11 Creative Ways You Can Use Autoresponders

Written by Shery Ma Belle Arrieta

1. Pick 4 or more articles you've written that have a common theme and put them in an autoresponder series. Announce it on your site as an e-mail course onrepparttar go.

2. If you have a page for related links, create a related links file and put it on autoresponder. This can be a one-page e-mail containing 15-50 links that are of interest to your visitors. Put your own promotional texts or blurbs atrepparttar 109634 top, middle and bottom ofrepparttar 109635 e-mail.

3. Create a fun or trivia quiz, put it up on your site and put repparttar 109636 answers in an autoresponder that your visitors can request. This way, you'll knowrepparttar 109637 people who took your quiz.

4. Write reviews of books, music, e-books, sites, software or anything you can think of and put each review (or related reviews) in an autoresponder. If what you are reviewing have affiliate programs, use your affiliate links inrepparttar 109638 autoresponder.

5. Run a contest on your site or e-zine, then have your visitors or subscribers send their responses to your autoresponder. This way, you won't have to worry about manually sending them a confirmation receipt.

6. Create a frequently updated autoresponder and let your visitors and/or subscribers know about it. You can put in weekly tips or links to useful resources inrepparttar 109639 autoresponder and a reminder torepparttar 109640 people who request it that you update it every week or on a regular basis (e.g. tell them to request forrepparttar 109641 same autoresponder again a week from now). You can use this method instead of using autoresponders with limited follow up messages.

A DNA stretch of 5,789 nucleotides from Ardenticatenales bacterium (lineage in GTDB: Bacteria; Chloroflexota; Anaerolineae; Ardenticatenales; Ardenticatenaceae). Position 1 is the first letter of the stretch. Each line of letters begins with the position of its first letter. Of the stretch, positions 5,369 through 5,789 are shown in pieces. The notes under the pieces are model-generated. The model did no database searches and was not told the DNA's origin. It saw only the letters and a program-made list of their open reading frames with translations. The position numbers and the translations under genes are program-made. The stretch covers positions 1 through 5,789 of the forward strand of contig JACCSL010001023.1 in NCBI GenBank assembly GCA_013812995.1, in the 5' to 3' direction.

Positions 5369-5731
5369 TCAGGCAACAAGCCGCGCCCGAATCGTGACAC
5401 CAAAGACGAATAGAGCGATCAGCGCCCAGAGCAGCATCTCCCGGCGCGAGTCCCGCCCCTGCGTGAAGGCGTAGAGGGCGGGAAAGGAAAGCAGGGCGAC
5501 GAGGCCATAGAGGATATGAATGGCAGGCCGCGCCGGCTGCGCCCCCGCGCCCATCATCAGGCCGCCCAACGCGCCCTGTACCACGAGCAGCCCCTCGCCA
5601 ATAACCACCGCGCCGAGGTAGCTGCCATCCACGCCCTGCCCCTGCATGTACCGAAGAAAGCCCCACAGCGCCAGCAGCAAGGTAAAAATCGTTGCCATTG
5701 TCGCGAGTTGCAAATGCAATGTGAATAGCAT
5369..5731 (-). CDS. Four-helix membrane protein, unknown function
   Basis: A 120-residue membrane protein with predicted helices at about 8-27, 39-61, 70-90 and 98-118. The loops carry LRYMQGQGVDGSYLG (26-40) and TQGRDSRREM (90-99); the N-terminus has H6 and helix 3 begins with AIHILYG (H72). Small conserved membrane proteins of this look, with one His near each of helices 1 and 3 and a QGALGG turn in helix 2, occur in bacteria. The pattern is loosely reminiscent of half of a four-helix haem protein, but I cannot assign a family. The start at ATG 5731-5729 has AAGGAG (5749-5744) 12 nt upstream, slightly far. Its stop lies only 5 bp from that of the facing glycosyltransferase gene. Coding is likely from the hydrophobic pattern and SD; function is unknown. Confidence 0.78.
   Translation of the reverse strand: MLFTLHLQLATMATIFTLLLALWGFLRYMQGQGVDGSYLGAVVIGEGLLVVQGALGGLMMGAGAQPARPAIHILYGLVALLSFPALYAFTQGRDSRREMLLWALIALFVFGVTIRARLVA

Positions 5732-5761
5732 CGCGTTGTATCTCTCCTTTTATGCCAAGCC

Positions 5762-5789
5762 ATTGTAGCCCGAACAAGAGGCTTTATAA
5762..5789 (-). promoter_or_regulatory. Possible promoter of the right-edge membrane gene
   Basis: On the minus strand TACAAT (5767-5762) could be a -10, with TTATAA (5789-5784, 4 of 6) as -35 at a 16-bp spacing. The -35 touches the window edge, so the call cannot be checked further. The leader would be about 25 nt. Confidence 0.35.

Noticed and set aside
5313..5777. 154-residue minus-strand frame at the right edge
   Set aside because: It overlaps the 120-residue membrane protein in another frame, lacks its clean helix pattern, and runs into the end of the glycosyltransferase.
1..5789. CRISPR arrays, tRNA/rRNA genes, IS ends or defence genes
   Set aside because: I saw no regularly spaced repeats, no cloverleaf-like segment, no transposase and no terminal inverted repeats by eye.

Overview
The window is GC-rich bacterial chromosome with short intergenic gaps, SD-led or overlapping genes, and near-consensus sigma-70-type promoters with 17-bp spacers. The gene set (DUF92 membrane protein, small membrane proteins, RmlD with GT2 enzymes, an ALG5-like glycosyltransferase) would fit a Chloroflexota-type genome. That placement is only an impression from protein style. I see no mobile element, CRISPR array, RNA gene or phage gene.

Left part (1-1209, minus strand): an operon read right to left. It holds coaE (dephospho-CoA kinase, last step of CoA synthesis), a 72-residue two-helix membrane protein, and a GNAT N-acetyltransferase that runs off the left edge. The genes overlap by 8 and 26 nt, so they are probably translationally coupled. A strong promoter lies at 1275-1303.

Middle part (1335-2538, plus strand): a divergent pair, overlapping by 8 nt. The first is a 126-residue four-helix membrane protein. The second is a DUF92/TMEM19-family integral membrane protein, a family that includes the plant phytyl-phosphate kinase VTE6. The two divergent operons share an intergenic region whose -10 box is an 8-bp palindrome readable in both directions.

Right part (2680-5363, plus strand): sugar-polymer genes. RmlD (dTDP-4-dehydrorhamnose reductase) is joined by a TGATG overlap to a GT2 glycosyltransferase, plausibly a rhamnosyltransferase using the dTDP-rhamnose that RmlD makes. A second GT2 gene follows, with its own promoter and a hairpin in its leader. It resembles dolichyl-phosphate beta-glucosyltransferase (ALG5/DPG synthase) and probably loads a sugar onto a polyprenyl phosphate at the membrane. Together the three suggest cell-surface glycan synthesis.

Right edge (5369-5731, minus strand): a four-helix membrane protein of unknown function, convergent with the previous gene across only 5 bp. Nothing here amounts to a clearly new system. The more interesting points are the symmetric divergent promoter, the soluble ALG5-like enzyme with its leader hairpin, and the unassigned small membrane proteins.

Written by Shery Ma Belle Arrieta

The most frequently asked question I receive from people who want to create and develop their own e-mail workshops, eCourses or tutorials is how to pickrepparttar most suitable topic to develop.

Julie D. Raque is a business and personal coach who runs Matrix Coaching Services (http://www.matrixcoachingservices.com) and she once asked:

"...In day 1 of creating a workshop, you instruct us to pick a topic and then develop an outline. I have brainstormed several topics that I know inrepparttar 109633 long run all will be workshops. What I need help is in deciding which one to pick.

"Here's my dilemma -- My first thought is to pick a topic that will be somewhat easy for me to do. It being my first workshop, I didn't want to choose a difficult topic. Is thisrepparttar 109634 right thinking? If so, it narrows it down to 2 topics. Following that decision is another one to make...how long to makerepparttar 109635 workshop. Do certain lengths of workshops work better than others? Meaning, does a 3-week workshop (one lesson per week) work better than a 12-week workshop?"

When you're only starting out in developing your first e-mail workshop, picking which topic to work on isrepparttar 109636 first ofrepparttar 109637 many decisions you will make alongrepparttar 109638 way.

If you came up with a long list of possible workshop topics during your brainstorming session, you might end up confused and undecided of just what you want to develop first.

It's always best to ask yourself:

~ Which topic are you most comfortable with?

~ Which topic can you develop quickly?

~ Which topic do you have contents or resources available already?

~ Which topic do you think will be in demand and will generate immediate interest?

It's not wrong to pickrepparttar 109639 easy topic and develop it firstrepparttar 109640 same way that it's not wrong to pickrepparttar 109641 hardest topic either. Instead, ask yourself which ofrepparttar 109642 topics you came up with will createrepparttar 109643 highest level of interest or response in your niche.

Cont'd on page 2 ==>
ImproveHomeLife.com © 2005
Terms of Use